The most recent definition states that a prebiotic is “a selectively fermented ingredient that allows specific changes, both in the composition and/or activity in the gastrointestinal microflora that confers benefits upon host well-being and health.”15 To date, all known and suspected prebiotics are carbohydrate compounds, primarily oligosaccharides, known to resist digestion in the human small intestine and reach the colon, where they are fermented by the gut microflora. The degree to which their fermentation in the large intestine results in beneficial changes to the host has been difficult to assess. Studies have provided evidence that inulin and oligofructose (OF), lactulose, and resistant starch (RS) meet all aspects of the definition, including the stimulation of Bifidobacterium, a beneficial bacterial genus. Other compounds, such as galactooligosaccharides, transgalactooligosaccharides, stachyose, and raffinose, may also have prebiotic effects, but additional work is needed.15
Inulin and OF are found in a variety of foods, including chicory, onions, leeks, garlic, asparagus, bananas, and artichokes. They are fructans composed of a linear fructose chain with or without a glucose subunit at one end. Inulin has a chain length of 2–60 fructose or glucose subunits, while OF is the enzymatic hydrolysis product of inulin, with a chain length of 2–20 subunits. The bonds that connect the fructose subunits cannot be cleaved by the enzymes in the human small intestine.16,17 As a result, inulin and OF reach the large intestine, where they are known to have a bifidogenic effect.13,18 Lactulose is a nondigestible chemically manufactured disaccharide with a galactose subunit attached by a β(1–4) bond to fructose.19 Its consumption in human subjects has led to increased Bifidobacterium concentrations.20–22 Resistant starch is the component of food or chemically altered starches that is not digested and absorbed in the small intestine of humans. There are four RS types, with different properties that lead to their nondigestibility. RS1 is physically unavailable due to limited cell wall degradation of the grain or seed. RS2 is unavailable in its raw form due to starch granules that are resistant to hydrolysis. RS3 becomes unavailable after cooking and storage due to recrystallization of the starch chains. Finally, RS4 is chemically modified to resist hydrolysis by intestinal enzymes.23 All four RS types have been shown to increase Bifidobacterium in humans and animal models.24–26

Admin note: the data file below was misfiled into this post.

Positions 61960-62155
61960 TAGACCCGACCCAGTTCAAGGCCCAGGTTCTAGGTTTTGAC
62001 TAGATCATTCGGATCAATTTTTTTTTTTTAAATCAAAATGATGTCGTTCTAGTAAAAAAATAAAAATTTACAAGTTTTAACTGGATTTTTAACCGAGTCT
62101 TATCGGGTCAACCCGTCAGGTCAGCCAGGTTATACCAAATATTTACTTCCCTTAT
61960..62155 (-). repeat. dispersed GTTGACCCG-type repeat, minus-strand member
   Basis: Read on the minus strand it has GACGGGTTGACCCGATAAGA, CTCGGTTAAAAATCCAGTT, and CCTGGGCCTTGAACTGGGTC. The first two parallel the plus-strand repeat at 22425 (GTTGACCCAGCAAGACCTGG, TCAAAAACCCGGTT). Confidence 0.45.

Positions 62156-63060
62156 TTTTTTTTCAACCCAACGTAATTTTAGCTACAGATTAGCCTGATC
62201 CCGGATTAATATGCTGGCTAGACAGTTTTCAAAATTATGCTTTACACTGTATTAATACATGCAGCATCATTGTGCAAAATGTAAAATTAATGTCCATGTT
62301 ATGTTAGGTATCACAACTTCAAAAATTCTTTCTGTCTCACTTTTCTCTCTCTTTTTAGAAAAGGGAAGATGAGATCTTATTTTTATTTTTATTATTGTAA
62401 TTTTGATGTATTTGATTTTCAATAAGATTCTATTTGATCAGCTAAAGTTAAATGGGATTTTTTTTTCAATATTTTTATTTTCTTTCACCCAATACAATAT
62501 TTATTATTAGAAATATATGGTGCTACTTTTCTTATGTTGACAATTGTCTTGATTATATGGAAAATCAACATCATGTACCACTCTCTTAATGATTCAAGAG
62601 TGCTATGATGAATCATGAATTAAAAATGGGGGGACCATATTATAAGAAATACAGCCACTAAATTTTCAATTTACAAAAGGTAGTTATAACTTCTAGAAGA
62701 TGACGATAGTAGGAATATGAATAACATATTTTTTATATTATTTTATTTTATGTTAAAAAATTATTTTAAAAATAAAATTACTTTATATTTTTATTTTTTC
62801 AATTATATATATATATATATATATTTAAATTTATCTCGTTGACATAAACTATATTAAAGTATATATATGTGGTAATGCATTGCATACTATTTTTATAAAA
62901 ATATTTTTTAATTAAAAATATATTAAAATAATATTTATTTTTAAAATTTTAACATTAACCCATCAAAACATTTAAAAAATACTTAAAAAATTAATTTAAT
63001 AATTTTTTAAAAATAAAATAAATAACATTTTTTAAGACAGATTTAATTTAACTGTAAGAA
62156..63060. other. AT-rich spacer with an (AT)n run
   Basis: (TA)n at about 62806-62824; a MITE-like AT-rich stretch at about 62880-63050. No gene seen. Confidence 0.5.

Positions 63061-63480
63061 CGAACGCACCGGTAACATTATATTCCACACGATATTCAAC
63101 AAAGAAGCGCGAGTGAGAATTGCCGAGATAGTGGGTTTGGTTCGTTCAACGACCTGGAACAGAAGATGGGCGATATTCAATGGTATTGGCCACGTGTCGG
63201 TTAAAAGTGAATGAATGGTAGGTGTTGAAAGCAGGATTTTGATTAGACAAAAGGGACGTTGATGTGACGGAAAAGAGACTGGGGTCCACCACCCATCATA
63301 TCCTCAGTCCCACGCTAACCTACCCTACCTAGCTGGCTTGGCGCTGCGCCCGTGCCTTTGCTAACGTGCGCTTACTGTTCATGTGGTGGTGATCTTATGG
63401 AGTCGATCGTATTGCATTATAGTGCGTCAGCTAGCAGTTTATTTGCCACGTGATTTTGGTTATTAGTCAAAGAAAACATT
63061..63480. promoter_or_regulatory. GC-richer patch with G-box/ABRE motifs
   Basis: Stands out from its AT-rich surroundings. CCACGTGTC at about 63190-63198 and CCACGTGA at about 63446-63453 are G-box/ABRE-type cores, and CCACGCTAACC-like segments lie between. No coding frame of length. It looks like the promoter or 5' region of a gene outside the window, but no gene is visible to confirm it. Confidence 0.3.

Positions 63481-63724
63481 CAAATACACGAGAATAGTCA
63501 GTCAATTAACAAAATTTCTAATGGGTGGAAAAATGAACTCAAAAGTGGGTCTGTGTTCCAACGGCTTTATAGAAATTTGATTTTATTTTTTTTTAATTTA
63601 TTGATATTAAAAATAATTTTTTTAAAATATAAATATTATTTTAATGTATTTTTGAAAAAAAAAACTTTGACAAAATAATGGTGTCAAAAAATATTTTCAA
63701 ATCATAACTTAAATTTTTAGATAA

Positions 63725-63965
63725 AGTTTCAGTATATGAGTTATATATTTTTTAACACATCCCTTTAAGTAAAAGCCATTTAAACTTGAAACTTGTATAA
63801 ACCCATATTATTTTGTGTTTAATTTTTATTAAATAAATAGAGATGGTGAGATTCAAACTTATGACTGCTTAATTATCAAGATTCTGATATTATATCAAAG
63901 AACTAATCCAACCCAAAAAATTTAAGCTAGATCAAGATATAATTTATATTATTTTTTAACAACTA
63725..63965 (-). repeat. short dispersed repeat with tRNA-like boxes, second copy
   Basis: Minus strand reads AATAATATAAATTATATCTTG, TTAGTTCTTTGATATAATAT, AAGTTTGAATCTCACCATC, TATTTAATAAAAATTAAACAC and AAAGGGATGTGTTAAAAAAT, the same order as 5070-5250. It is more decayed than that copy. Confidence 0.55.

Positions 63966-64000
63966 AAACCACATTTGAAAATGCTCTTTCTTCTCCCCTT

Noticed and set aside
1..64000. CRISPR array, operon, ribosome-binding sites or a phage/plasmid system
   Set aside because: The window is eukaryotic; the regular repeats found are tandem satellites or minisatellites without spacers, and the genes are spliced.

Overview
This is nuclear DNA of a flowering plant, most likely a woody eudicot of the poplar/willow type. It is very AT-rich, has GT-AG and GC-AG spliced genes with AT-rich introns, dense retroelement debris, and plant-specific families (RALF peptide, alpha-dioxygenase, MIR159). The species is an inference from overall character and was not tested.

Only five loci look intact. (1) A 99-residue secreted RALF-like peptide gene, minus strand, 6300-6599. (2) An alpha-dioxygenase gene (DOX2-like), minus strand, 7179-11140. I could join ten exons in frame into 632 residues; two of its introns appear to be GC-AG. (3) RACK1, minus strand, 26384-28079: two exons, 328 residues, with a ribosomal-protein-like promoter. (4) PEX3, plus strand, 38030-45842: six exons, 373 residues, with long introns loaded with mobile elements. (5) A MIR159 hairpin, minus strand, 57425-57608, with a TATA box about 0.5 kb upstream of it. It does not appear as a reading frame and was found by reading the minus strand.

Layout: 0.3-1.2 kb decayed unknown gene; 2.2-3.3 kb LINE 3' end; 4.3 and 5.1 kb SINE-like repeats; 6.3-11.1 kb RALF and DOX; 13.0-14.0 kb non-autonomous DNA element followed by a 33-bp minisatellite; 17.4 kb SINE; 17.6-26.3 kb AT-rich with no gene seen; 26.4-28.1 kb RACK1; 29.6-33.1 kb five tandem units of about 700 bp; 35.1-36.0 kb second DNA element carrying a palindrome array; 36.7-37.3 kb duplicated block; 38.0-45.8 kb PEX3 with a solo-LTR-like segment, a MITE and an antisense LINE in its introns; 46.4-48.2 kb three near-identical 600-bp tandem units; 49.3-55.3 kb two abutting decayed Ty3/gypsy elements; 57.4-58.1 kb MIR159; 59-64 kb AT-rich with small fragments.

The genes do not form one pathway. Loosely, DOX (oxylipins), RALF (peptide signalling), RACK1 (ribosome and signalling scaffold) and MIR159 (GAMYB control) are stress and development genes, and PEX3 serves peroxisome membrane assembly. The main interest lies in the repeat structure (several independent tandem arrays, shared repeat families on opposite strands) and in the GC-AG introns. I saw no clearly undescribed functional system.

Additionally, simultaneous doses of probiotics and prebiotics, known as synbiotics, may have benefits beyond probiotics or prebiotics alone. Probiotics and synbiotics may be more difficult to incorporate into the diet and may be more expensive than prebiotics27; however, they carry less potential for adverse gastrointestinal symptoms, such as flatulence and diarrhea, which may result from prebiotics due to their ready fermentability.28
Though epidemiologic studies of CRC risk typically do not evaluate prebiotic consumption, one study calculated daily RS intake as 5% of the daily starch intake and found it had an inverse association with CRC incidence.29 CRC risk has also been reduced after prebiotic treatment in animal models, as evidenced by a reduction in aberrant crypt foci (ACF) and other markers of CRC risk30,31 There are a number of studies in human subjects measuring indirect biomarkers of CRC risk after prebiotic treatment. Some evidence suggests that prebiotics contribute to the reduction of bacterial enzymes, protein degradation products, and secondary bile acids.21,32–34 Additionally, a synbiotic treatment was found to reduce genotoxicity and cell proliferation in the colon.35 Other studies, however, suggest that prebiotics have little to no effect on CRC biomarkers.36–39